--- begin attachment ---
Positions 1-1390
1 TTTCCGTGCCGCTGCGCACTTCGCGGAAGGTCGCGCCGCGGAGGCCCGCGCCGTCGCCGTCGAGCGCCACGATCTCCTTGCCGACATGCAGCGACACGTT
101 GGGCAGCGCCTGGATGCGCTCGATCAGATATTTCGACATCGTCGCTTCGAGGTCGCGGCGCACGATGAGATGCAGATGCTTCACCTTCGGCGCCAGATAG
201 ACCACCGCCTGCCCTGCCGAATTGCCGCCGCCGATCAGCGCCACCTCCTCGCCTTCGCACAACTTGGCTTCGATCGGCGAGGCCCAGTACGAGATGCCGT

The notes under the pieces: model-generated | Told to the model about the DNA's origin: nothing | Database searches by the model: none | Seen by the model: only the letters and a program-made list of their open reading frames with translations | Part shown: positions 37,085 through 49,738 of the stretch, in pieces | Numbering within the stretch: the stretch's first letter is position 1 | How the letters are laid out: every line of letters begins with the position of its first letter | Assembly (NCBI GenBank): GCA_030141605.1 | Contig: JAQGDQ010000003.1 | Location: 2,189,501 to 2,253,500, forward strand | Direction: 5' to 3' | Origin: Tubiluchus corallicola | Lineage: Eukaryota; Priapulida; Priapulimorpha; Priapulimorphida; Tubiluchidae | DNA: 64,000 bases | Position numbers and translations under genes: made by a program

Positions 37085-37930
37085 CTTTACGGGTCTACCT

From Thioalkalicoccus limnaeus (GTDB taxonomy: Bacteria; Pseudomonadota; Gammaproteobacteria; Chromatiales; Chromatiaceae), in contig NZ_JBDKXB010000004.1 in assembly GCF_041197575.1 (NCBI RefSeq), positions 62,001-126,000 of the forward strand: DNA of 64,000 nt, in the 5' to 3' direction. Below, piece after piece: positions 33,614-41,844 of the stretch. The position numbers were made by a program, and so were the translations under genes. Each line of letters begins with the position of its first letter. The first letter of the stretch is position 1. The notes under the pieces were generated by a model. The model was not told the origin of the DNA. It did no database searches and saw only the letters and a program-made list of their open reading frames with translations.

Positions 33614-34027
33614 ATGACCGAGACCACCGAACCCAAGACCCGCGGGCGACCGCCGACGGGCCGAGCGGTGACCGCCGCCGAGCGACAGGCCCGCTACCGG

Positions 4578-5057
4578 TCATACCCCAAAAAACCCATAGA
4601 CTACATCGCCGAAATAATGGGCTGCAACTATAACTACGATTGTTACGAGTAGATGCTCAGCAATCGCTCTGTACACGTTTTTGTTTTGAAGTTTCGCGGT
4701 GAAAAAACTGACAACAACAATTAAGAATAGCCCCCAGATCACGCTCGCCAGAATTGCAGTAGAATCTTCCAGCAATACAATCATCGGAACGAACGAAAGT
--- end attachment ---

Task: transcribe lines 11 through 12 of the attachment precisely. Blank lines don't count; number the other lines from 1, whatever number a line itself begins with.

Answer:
Positions 4578-5057
4578 TCATACCCCAAAAAACCCATAGA